Stand Alone Breadboard Arduino NOOB Question.

Hey guys,

This is probably a stupid question... but I have been looking at the arduino bread board tutorials such as http://itp.nyu.edu/physcomp/Tutorials/ArduinoBreadboard. But I have a project that I am building and I don't want to have to stick my whole arduino in the project box and then have to buy a new one. Can I program a atmega 328 and then just remove it from the arduino bread board and wire it up as i would with a regular arduino? Also would I be able to do this just as easily with the regular arduino uno and just pop the atmega 328 out and buy a new one to replace it? Thanks in advance.

-Ryman

Yes.
You only need a couple of parts, all inexpensively available from dipmicro.com

Don't forget the the three 0.1uF capacitors shown on Crossroad's diagram. They are unfortunately and incorrectly missing from the widely quoted Arduino compatible breadboard in your link. They should be physically located as close to the IC pins as you can put them.

Don

You might take a look at this too. Works great. Have used several of them.

http://shop.moderndevice.com/products/rbbb-kit

Thanks for the help. Thats exactly what I needed. But I have one other question. I purchased the arduino optiboot atmega328 chip from sparkfun, http://www.sparkfun.com/products/10524 , would i be able to purchase a regular atmega328 and do the same stuff? Also is there a specific version that I should get? The Crossroads diagram says to use a atmega328P-PU? Oh and also what is the purpose of the J1 with the +5v and the GND? it doesn't appear to be hooked up to anything is that just an auxilary +5v? Thanks again.

-Ryman

But I have one other question.

We will answer the others at no additional charge.

would i be able to purchase a regular atmega328 and do the same stuff?

Not unless you are prepared, and have the equipment, to program a bootloader onto the virgin chip.

Also is there a specific version that I should get? The Crossroads diagram says to use a atmega328P-PU?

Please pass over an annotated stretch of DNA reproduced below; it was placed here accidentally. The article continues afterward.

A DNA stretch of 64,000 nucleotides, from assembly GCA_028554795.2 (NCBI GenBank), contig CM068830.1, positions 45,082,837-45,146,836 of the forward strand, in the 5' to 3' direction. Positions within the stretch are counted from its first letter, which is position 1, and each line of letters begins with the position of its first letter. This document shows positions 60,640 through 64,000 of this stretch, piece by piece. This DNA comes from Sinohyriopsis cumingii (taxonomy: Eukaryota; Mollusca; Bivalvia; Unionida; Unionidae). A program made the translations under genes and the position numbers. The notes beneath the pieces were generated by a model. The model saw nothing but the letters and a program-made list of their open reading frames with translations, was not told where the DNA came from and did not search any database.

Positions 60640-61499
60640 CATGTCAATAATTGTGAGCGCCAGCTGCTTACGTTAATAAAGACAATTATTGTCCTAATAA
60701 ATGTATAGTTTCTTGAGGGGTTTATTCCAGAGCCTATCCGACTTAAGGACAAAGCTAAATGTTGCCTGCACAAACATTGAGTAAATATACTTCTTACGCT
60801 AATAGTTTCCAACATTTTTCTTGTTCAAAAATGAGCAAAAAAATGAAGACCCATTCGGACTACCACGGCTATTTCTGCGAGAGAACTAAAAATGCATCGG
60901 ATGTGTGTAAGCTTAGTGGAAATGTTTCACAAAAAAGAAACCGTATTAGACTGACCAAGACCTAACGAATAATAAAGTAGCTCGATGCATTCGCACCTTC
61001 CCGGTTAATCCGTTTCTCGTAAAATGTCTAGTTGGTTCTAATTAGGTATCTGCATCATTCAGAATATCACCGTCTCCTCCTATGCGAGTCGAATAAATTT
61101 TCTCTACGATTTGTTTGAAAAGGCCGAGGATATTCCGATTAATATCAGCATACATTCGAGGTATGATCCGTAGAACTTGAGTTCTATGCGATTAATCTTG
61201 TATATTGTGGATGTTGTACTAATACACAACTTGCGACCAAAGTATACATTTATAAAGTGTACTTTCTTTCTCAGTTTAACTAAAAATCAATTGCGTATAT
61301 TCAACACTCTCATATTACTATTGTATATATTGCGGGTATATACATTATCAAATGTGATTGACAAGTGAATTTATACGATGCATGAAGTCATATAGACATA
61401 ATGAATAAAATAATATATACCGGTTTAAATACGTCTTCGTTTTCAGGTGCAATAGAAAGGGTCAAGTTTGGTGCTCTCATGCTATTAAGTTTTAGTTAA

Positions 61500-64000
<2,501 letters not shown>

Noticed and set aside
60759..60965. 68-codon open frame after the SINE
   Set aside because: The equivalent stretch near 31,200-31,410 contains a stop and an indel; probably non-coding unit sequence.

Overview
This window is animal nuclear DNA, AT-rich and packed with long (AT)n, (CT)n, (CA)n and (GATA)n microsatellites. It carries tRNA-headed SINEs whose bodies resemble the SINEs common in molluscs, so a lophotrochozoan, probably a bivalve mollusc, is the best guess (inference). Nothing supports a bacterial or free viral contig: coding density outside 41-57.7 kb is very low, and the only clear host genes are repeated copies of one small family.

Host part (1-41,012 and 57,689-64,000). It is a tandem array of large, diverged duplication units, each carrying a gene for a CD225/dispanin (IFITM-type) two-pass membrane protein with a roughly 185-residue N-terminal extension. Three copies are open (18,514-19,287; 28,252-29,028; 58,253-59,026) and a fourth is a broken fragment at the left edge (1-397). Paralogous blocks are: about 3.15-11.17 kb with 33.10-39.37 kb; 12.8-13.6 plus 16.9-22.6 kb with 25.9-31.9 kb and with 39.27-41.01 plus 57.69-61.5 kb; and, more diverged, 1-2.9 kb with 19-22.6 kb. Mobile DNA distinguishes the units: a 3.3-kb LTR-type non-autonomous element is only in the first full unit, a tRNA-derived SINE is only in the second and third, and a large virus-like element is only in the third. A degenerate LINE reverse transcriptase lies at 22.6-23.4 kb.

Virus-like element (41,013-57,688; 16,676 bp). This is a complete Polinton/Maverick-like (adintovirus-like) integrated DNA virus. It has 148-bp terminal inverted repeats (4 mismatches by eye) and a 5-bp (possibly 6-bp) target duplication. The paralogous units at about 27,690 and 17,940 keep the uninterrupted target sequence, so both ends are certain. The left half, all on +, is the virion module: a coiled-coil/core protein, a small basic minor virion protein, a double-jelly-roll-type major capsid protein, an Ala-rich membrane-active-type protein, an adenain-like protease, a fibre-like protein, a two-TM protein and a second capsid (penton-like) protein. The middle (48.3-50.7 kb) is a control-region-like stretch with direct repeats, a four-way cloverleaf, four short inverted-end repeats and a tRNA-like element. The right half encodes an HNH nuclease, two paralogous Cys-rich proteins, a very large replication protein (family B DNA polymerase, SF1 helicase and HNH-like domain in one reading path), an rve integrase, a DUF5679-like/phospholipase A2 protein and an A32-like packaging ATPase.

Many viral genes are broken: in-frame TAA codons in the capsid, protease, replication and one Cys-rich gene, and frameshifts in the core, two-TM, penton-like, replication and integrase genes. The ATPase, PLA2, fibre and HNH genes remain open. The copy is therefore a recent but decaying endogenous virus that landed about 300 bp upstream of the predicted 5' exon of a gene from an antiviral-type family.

The 'PU' suffix specifies the dual-inline package that fits into the familiar 28-pin socket.

Oh and also what is the purpose of the J1 with the +5v and the GND? it doesn't appear to be hooked up to anything is that just an auxilary +5v? Thanks again.

A true "schematic diagram" (which this is) uses this technique to keep the power leads from obscuring the signal/data flow. All of the '+5s' are connected together and all of the downward pointing 'triangles' are connected together. J1 is where you apply your regulated 5 volts to power the circuit.

Don

Thanks a lot guys that was very helpful. One more thing, would it be possible to use say a ATTINY45/2313 and make a "breadboard" Arduino?

Yes.

floresta: Don't forget the the three 0.1uF capacitors shown on Crossroad's diagram. They are unfortunately and incorrectly missing from the widely quoted Arduino compatible breadboard in your link. They should be physically located as close to the IC pins as you can put them.

Don

Not to disagree at all, I religiously use the recommended bypass capacitors, but I'm just wondering what behaviors can be expected without. Just curious if anyone has tried it. I may have to... :D

Those caps help to buffer the power supply so the internals aren’t starved for current during the high speed switching that goes on internally.
Really needed when sourcing large amounts of current, say when driving an LED or several high, so that levels don’t drop & cause weird results.